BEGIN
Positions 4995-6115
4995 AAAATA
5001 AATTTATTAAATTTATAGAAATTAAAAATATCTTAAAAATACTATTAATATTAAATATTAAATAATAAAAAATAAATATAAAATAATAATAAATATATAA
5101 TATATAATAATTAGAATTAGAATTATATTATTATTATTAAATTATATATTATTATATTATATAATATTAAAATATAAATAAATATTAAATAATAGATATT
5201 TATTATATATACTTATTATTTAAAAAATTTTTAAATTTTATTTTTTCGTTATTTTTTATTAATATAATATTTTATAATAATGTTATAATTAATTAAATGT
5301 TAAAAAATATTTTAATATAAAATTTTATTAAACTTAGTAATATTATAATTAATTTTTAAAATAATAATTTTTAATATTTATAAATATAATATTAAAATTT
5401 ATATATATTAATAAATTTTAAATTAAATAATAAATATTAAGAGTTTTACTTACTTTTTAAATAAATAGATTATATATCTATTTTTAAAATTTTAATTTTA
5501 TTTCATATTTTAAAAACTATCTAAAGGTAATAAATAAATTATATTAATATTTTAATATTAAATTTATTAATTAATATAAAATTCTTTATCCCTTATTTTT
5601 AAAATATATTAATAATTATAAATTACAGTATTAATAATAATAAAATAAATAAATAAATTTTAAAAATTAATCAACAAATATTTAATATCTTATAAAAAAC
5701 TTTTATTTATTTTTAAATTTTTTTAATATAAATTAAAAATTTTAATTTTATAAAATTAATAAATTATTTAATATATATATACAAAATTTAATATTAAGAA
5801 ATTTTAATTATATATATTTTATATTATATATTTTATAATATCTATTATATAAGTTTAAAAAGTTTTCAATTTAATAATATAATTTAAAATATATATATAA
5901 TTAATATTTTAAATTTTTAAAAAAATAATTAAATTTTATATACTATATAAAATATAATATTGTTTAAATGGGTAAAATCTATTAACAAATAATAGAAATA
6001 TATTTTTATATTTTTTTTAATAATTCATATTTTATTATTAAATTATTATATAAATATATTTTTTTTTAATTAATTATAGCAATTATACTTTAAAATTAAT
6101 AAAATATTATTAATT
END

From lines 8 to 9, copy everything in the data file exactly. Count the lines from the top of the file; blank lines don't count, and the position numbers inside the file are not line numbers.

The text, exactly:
5501 TTTCATATTTTAAAAACTATCTAAAGGTAATAAATAAATTATATTAATATTTTAATATTAAATTTATTAATTAATATAAAATTCTTTATCCCTTATTTTT
5601 AAAATATATTAATAATTATAAATTACAGTATTAATAATAATAAAATAAATAAATAAATTTTAAAAATTAATCAACAAATATTTAATATCTTATAAAAAAC